A phase III trial found that long-term dupilumab treatment demonstrated acceptable safety and sustained efficacy in children aged 6–11 years with severe atopic dermatitis.
Atopic dermatitis (AD) is the most prevalent inflammatory skin disease in children. Treatment options are limited in children aged 6–11 years with severe AD inadequately controlled by topical therapies. Dupilumab has been approved for use in this population; however, long-term data are lacking.
A study in Dermatology and Therapy evaluated the long-term safety and efficacy of dupilumab in children with severe AD.
The study included 321 children aged 6–11 years with severe AD. The mean age was 8.6 years. Half of the patients were male, and most (72%) were White. All had participated in a 16-week dupilumab clinical trial in which they received dupilumab or a placebo. At the end of that trial, they were all given dupilumab for up to a year.
Dupilumab Showed Significant and Sustained Improvement in Atopic Dermatitis
There was an incremental improvement over time in AD clinical signs. The improvement was observable by week 4 and sustained with continued dupilumab therapy through week 52. There was an increase in the proportion of patients achieving an Investigator’s Global Assessment (IGA) score of 0/1 or Eczema Area and Severity Index (EASI)-75 from baseline through week 52. By week 52, of 257 patients, 41% had achieved an IGA score of 0/1, 97%, 82%; 50% had achieved EASI-50, EASI-75, and EASI-90, respectively; and 88% showed clear/almost clear skin or mild disease (IGA ≤2). Incremental improvements in achieving IGA 0/1 or EASI-75 were similar between patients weighing <30kg or ≥30kg.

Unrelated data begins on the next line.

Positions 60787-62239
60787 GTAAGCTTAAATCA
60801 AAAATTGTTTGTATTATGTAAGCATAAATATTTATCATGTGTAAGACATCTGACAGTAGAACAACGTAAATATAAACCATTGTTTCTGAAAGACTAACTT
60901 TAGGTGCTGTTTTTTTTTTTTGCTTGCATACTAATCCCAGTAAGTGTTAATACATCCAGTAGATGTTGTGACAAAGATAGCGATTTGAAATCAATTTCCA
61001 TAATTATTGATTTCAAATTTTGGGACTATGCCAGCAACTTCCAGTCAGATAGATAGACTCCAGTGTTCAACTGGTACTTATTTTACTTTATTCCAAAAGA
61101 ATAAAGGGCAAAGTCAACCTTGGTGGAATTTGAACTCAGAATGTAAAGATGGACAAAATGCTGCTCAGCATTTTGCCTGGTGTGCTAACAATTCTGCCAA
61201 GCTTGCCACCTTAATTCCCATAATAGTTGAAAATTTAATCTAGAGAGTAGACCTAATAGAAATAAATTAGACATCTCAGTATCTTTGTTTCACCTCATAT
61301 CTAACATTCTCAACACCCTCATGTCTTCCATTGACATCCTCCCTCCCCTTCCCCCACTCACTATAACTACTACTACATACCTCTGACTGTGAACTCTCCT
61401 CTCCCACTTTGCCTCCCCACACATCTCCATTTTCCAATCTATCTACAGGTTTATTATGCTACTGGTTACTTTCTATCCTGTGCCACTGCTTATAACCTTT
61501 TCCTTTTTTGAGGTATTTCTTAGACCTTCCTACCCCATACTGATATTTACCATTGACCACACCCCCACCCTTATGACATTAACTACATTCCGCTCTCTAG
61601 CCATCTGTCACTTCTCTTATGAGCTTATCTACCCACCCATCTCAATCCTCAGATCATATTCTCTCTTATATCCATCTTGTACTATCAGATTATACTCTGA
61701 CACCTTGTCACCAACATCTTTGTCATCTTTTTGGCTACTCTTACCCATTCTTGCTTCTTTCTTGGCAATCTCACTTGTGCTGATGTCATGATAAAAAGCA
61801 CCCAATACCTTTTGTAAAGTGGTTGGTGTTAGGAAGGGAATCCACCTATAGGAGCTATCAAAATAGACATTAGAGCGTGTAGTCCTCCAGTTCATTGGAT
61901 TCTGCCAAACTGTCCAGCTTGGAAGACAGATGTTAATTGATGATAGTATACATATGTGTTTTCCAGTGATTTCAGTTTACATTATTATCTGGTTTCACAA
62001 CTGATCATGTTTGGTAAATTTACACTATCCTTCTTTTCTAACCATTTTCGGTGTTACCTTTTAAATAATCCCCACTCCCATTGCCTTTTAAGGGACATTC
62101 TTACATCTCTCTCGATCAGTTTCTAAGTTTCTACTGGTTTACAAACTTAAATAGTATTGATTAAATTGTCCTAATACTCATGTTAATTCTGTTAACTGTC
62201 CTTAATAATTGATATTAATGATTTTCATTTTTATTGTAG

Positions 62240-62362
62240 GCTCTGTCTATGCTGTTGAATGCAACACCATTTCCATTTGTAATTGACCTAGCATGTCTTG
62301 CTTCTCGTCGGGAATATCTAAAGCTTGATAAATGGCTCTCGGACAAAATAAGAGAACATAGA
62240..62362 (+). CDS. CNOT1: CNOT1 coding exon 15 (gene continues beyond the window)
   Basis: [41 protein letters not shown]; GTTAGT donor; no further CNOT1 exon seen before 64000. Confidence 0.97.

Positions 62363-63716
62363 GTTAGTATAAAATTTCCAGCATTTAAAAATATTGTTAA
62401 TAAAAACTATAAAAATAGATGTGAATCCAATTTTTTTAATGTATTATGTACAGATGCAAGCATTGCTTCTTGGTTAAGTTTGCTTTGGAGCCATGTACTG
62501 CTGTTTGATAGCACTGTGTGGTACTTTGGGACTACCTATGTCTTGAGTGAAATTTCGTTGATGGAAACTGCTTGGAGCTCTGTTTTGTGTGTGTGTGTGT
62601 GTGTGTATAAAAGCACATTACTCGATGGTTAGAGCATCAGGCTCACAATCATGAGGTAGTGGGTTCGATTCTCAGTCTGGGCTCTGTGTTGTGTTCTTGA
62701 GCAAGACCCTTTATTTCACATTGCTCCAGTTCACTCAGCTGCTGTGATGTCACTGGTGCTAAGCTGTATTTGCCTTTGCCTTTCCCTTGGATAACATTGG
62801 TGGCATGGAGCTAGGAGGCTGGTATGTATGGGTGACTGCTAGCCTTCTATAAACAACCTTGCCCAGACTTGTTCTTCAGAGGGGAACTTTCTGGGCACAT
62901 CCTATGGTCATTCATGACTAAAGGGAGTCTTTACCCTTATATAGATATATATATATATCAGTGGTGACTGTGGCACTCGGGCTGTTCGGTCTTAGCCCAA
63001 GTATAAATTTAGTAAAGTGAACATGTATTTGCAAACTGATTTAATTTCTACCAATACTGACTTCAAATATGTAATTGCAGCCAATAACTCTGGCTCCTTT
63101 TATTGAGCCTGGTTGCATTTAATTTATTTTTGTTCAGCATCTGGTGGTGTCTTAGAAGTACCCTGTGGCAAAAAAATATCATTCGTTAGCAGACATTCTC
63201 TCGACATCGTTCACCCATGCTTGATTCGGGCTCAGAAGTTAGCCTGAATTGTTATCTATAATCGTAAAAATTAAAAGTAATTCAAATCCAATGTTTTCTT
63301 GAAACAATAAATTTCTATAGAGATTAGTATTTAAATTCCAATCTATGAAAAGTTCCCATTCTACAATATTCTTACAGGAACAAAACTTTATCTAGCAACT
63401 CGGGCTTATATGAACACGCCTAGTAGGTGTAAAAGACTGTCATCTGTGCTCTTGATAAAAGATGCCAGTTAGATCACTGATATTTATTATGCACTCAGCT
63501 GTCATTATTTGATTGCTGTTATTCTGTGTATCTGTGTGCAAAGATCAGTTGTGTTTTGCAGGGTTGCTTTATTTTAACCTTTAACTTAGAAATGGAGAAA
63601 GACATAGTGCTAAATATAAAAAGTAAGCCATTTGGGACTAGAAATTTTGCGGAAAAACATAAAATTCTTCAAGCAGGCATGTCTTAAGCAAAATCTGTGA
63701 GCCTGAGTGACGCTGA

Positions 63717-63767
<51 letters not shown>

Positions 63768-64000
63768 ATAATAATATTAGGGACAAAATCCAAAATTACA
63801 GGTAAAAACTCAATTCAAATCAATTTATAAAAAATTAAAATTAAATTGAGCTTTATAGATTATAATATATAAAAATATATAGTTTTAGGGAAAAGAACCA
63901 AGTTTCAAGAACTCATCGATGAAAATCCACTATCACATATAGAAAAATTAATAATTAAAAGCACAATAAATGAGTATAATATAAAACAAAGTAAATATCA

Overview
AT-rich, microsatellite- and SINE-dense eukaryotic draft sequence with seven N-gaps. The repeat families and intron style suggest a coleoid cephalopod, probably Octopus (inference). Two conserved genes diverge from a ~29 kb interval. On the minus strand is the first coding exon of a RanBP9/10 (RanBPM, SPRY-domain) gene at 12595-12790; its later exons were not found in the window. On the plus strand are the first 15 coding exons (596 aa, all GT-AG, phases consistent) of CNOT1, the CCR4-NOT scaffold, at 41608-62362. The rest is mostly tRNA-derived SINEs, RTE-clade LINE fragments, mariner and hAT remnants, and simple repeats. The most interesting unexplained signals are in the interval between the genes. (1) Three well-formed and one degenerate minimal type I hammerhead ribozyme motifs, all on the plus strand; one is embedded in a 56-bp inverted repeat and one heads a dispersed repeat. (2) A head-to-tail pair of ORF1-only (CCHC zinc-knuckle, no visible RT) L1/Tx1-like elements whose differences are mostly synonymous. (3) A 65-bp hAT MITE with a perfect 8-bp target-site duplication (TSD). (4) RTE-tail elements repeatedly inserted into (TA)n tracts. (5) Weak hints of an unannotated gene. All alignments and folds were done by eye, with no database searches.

Significant Improvements in Eczema Severity and Quality of Life
Substantial improvements were observed in the mean percent changes in EASI (−86%) and Scoring Atopic Dermatitis (SCORAD) (−67%) from baseline to week 52. The mean EASI was 5.2 at week 52 (a mean change of −32.5). There was a decrease in the percentage of body surface area affected by AD (a mean percent change of −47.3). Moreover, there was an incremental improvement in health-related quality of life, with 88% of patients having a clinically meaningful improvement in Children’s Dermatology Life Quality Index scores by week 52 (a mean change of −12.3).
Sustained 12-Week Iga 0/1 Response in Dupilumab Treatment
Of the 254 patients who completed the week 52 visit, 29% had achieved a sustained 12-week IGA 0/1 response and consequently stopped dupilumab treatment. Most of these patients experienced a gradual worsening of symptoms, and 40% relapsed and needed re-initiation of therapy.
The Majority of Patients Experienced Mild or Moderate Adverse Events
Treatment-emergent adverse events (TEAEs) of grade ≥1 were reported in 79% of patients, mostly mild or moderate and transient. Of the 1434 TEAEs reported, 170 were attributable to treatment, 16 were severe, and 18 were serious. The majority of serious TEAEs were transient. TEAEs led to permanent treatment discontinuation in three patients. The most frequently reported TEAEs were dermatitis atopic, nasopharyngitis, and upper respiratory tract infections.
Cork, M. J., Thaçi, D., Eichenfield, L. F., Arkwright, P. D., Chen, Z., Thomas, R. B., Kosloski, M. P., Dubost-Brama, A., Prescilla, R., Bansal, A., & Levit, N. A. (2023). Dupilumab Safety and Efficacy in a Phase III Open-Label Extension Trial in Children 6–11 Years of Age with Severe Atopic Dermatitis. Dermatology and Therapy. https://doi.org/10.1007/s13555-023-01016-9